- Senate Democrats backing off votes meant to embarrass Sen. David Vitter, R-Louisiana
- Votes would have highlighted Vitter's alleged past involvement with a prostitute
- Votes were possible response to Vitter plan to strip healthcare contributions from lawmakers, aides
- Senate may still hold vote on Vitter plan, which is considered likely to lose
Democrats will probably not force votes on proposals meant to shine an unusually ugly spotlight on Louisiana GOP Sen. David Vitter's alleged past solicitation of prostitutes, a Senate Democratic aide acknowledged to CNN Tuesday.
Majority Leader Harry Reid, D-Nevada, and other top Democrats have been considering holding the votes in response to Vitter's attempt to force a politically tough vote on whether to strip federal healthcare support from lawmakers and staff.
The Senate aide said the Democratic plan was hatched in response to years of mounting frustration with the Louisiana senator.
Among other things, Democrats have been loudly floating an alternative amendment to strip federal healthcare contributions from any lawmaker found to have likely solicited prostitutes.
They've also considered a vote on an amendment stripping federal healthcare contributions from lawmakers whose actions more generally reflect poorly on Congress, as well as an amendment cutting off healthcare subsidies from any senator who votes for Vitter's proposal.
Vitter was famously linked to the so-called "D.C. Madam" prostitution scandal in 2007. The conservative Republican admitted to committing a "very serious sin," and won a second Senate term in 2010.
As far as Democrats are concerned, Vitter was the one who first crossed a line by going after congressional staffers.
"For Senator Vitter and his Republican allies to end the contribution for 16,000 hardworking federal employees -- even after years of accepting the subsidy themselves -- is hypocritical and mean-spirited," Reid said on the Senate floor on Tuesday.
"If Senator Vitter opposes the employer contribution to congressional staffers, does he oppose it also for the 150 million other Americans whose employers help pay their health insurance premiums?"
Vitter -- a fierce critic of President Barack Obama's Affordable Care Act -- caused an uproar on Capitol Hill when he first proposed to end federal contributions to healthcare coverage provided to lawmakers and legislative staffers.
Vitter's plan would save nearly $1 billion over the next decade, according to the non-partisan Congressional Budget Office.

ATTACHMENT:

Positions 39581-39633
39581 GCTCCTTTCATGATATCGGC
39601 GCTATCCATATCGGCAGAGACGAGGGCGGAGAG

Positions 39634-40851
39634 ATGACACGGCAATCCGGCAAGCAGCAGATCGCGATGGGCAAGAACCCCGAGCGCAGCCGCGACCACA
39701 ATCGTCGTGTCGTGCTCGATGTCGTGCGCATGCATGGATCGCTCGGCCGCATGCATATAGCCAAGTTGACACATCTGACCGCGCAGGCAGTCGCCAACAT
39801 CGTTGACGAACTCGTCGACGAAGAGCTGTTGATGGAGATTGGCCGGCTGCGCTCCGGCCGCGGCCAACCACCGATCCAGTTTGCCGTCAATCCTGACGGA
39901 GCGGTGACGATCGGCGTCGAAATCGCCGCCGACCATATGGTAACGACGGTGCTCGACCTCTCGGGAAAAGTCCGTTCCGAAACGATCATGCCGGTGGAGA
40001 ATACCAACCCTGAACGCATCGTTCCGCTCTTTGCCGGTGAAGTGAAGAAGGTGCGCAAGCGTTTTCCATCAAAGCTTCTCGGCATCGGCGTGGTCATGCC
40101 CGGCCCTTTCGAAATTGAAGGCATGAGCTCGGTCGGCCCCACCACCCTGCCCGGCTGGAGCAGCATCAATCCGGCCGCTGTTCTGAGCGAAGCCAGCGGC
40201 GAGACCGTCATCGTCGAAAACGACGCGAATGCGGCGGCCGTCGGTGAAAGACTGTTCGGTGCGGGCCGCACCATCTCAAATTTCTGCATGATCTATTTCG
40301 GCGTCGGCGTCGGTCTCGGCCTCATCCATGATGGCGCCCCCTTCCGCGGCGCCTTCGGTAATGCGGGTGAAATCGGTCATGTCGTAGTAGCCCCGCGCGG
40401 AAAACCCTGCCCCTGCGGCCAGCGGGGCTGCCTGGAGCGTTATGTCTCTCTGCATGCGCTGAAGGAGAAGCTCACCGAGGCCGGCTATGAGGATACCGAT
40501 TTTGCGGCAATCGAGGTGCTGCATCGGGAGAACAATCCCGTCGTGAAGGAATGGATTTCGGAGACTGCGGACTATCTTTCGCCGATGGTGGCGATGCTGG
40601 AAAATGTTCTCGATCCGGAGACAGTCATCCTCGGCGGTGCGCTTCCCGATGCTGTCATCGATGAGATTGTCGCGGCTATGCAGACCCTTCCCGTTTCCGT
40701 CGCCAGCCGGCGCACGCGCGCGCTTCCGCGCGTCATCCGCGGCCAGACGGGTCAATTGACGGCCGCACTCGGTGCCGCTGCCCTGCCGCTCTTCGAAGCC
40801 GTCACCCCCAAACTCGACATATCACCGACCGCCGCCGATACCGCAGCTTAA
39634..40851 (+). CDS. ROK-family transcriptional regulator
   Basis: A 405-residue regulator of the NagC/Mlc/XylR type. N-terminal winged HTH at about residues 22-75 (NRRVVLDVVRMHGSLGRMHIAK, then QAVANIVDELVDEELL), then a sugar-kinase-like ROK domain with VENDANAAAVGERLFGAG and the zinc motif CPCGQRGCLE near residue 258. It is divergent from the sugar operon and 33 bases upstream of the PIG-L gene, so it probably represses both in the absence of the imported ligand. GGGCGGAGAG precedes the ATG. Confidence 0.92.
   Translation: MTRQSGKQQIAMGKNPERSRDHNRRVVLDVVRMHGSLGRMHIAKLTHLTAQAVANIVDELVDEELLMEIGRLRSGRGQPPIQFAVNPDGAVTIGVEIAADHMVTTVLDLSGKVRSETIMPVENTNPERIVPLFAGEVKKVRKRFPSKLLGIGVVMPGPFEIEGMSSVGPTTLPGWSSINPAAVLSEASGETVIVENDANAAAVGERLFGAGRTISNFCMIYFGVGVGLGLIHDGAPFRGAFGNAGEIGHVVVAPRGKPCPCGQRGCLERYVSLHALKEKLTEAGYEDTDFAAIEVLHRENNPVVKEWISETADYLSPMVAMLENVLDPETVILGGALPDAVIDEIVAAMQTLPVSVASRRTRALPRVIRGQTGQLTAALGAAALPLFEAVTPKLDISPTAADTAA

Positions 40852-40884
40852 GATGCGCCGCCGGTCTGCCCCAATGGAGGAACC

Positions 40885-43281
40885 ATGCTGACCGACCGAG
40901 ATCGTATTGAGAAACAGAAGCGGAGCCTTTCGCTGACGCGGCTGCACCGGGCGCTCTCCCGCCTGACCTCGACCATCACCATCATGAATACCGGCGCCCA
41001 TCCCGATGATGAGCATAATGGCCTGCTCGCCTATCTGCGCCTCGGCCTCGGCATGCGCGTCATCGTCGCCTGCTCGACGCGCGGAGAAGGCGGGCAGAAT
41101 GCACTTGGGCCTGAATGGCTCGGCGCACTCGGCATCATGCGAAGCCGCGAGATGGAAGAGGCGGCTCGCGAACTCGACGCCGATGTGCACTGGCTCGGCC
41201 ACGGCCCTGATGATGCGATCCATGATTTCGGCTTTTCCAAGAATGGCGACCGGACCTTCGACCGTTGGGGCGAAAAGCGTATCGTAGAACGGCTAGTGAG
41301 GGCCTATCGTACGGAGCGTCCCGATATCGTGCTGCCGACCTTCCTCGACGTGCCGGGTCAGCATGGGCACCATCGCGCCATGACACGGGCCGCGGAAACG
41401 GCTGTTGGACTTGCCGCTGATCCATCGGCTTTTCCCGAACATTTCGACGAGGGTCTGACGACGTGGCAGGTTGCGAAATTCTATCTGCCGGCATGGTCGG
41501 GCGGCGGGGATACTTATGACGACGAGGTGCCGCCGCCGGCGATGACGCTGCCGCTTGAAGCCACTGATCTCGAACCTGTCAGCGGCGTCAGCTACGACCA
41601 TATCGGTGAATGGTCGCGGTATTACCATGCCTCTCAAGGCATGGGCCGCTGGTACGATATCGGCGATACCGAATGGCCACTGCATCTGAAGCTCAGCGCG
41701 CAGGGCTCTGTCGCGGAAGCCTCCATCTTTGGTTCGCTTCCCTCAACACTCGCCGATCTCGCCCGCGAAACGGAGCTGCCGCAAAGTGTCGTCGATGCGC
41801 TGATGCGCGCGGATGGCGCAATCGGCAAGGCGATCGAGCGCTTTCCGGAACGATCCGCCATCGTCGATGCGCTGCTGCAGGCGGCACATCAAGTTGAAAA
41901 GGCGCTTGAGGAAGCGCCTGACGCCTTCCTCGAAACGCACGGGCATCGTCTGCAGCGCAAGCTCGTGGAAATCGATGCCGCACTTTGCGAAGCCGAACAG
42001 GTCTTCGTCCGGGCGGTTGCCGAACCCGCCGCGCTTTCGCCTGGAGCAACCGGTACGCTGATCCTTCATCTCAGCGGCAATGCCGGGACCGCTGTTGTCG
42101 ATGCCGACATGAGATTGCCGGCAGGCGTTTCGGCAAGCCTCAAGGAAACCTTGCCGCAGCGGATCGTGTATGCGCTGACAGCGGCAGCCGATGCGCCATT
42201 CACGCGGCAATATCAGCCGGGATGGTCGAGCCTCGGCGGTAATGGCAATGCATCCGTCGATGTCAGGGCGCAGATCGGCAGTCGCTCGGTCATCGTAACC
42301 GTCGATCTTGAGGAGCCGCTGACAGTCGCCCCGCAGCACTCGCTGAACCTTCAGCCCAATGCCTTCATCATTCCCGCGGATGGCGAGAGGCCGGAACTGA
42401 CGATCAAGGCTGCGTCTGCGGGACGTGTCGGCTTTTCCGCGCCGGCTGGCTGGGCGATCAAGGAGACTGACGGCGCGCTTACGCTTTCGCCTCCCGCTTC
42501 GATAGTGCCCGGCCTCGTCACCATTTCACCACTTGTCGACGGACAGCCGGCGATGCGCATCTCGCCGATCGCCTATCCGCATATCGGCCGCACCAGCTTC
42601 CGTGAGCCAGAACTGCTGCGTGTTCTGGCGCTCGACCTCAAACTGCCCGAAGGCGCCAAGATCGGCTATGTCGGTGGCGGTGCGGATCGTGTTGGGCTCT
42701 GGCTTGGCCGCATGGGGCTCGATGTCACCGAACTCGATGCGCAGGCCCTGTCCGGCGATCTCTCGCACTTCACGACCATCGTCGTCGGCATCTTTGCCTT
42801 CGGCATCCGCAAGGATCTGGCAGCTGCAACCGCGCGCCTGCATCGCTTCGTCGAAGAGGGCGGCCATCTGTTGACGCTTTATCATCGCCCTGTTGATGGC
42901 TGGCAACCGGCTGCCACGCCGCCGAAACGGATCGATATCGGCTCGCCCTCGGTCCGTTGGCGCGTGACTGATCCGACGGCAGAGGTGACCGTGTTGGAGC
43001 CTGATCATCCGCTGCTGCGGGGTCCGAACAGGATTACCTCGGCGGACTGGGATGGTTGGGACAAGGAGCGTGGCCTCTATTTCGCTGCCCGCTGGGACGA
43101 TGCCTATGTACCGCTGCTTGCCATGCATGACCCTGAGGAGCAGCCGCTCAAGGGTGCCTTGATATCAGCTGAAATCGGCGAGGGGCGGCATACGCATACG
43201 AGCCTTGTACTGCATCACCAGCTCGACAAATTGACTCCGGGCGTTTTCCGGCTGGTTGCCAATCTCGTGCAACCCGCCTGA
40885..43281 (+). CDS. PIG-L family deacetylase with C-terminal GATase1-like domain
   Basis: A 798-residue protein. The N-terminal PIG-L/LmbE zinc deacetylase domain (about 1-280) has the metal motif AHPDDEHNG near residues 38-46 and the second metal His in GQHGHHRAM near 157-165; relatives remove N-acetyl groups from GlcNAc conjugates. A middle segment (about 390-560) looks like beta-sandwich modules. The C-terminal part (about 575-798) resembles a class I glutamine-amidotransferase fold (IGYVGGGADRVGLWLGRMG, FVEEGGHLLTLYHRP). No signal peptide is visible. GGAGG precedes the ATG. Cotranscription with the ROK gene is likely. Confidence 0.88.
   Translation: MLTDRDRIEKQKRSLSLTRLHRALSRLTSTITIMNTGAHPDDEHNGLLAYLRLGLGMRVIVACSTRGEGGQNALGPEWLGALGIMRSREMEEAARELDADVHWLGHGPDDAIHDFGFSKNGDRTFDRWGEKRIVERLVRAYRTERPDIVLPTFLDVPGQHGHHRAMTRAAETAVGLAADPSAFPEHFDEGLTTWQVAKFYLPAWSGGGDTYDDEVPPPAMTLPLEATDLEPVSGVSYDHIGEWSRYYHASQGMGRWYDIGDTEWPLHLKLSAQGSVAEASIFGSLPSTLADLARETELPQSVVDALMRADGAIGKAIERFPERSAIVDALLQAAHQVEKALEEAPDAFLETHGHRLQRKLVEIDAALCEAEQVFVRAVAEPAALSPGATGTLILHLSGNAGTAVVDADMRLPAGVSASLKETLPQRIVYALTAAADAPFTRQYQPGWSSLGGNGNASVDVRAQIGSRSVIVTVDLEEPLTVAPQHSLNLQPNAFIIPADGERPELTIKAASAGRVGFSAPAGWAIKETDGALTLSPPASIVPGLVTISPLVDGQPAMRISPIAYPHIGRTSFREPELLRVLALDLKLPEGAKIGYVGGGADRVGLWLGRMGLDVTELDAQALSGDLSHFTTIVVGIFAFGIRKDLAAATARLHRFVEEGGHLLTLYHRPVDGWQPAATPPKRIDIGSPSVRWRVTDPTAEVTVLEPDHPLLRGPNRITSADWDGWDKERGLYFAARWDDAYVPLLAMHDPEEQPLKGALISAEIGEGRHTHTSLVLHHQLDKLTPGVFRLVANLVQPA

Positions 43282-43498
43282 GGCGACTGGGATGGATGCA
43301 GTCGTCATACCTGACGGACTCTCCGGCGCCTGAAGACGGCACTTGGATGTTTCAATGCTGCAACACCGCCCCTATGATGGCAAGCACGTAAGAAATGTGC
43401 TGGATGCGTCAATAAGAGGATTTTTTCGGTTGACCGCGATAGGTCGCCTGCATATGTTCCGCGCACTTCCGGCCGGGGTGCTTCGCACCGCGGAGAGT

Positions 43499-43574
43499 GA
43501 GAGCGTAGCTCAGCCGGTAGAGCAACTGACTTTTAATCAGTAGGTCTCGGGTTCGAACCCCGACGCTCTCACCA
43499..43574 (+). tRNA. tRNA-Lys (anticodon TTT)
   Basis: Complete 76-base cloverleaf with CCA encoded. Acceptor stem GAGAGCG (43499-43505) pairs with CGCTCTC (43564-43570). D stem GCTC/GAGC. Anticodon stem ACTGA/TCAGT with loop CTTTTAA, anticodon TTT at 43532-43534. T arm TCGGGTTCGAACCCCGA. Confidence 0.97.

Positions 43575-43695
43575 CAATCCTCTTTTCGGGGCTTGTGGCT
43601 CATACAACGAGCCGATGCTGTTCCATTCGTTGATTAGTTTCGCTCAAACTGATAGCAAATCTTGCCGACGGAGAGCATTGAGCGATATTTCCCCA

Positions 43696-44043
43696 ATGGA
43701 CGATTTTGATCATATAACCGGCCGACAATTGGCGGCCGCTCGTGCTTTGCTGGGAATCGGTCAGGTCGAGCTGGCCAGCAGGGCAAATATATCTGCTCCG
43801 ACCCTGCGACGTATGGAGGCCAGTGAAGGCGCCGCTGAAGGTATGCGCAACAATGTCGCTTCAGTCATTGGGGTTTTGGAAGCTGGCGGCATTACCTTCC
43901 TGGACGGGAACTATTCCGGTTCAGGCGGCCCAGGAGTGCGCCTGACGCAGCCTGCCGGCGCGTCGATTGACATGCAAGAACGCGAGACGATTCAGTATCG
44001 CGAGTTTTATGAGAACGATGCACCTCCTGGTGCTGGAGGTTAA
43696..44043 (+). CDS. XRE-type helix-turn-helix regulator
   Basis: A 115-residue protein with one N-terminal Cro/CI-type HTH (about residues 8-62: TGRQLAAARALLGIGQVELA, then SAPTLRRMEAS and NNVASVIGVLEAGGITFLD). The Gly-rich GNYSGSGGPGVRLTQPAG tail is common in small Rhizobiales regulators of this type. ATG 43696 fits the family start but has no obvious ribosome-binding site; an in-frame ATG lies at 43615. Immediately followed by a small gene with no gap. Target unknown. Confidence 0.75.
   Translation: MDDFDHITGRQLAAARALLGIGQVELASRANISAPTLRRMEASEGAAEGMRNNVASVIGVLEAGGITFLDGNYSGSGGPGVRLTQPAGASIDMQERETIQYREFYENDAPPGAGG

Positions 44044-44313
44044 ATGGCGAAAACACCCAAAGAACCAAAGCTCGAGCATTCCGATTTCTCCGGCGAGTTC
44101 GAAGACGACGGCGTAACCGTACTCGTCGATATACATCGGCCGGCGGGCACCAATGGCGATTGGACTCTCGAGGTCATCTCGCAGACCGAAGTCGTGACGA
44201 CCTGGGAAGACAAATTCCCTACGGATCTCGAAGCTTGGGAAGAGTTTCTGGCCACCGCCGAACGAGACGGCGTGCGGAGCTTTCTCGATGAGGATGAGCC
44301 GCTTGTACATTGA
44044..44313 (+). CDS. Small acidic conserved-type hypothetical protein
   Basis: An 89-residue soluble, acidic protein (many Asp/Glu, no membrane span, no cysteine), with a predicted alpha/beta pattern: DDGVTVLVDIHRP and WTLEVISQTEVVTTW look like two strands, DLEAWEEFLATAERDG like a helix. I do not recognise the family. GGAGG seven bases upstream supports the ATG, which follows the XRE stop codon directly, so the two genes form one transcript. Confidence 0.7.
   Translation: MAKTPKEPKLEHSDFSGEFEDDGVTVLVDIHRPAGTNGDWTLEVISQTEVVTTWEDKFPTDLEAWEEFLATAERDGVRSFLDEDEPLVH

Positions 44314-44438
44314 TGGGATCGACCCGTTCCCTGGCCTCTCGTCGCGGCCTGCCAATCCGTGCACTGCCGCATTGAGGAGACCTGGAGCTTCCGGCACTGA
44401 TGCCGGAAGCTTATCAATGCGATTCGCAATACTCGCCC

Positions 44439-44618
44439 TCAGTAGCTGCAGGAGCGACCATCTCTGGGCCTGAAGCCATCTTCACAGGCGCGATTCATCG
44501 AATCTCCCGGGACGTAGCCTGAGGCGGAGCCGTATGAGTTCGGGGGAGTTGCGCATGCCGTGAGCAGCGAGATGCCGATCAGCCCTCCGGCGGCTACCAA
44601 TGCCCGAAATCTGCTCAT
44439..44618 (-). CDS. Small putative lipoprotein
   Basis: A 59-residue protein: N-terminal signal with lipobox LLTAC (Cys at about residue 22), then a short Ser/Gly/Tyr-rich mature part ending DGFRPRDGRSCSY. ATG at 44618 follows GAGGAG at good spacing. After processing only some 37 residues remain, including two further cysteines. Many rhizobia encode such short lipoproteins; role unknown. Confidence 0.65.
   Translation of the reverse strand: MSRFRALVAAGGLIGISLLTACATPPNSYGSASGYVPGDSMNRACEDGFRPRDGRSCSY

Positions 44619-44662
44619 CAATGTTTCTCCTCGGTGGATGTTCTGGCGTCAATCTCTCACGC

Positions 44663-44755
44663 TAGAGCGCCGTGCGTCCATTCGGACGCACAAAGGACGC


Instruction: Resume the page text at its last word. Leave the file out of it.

Under Obamacare regulations crafted by the administration, legislators and staffers will continue to receive federal healthcare contributions while participating in insurance exchanges set up under the law. But Vitter says Washington politicians and staff shouldn't receive what he views as special subsidies denied to other Americans.
Democrats -- quietly joined by a number of congressional Republicans -- insist the federal government's contribution to its employees' health care is no different than the contribution provided by other large employers to millions of Americans in the private sector.
"All that we are asking is that this group of individuals be treated the same as every other American with health insurance through their employment," said Illinois Sen. Dick Durbin, the chamber's No. 2 Democrat.
"My fear is that this isn't the end of Senator Vitter's crusade against health insurance by employers. I think this is the first step. The next step could be to eliminate the employers' contribution for health insurance across the board."
Vitter's plan is "a step back in time," Durbin declared.
Vitter lashed back on Twitter, writing, "So many employees will lose their employer contribution because of #Obamacare. Anyone think @SenatorReid deserves to be exempt?"
Later, Reid told reporters he may allow a vote on Vitter's proposal, which is virtually certain to be defeated.
Vitter then took to the Senate floor to praise reports of a possible resolution to the embarrassing showdown.
It "certainly sounds like the discussion at the majority (Democratic) lunch today was, let's just say, more appropriate and more productive than the discussion" last week, Vitter said.
But "what is good for America is good for Washington," he added. "The rule for America should certainly be the rule for those who have the particular honor and responsibility to help govern. And that should be the case across the board."
Last week, Vitter argued that Reid and other Democrats, by shining an uncomfortable spotlight on his past, engaged in unacceptable congressional behavior.
On Friday, he requested an ethics investigation into whether Reid, Sen. Barbara Boxer, D-California, and their staff violated Senate rules by publicly proposing legislation which "ties members' personal healthcare benefits to their performance of specific acts and votes."
"This is attempted bribery, and the exact sort of behavior that the Senate Ethics Committee has previously condemned," Vitter wrote.
Democrats dismissed Vitter's accusation, calling it baseless.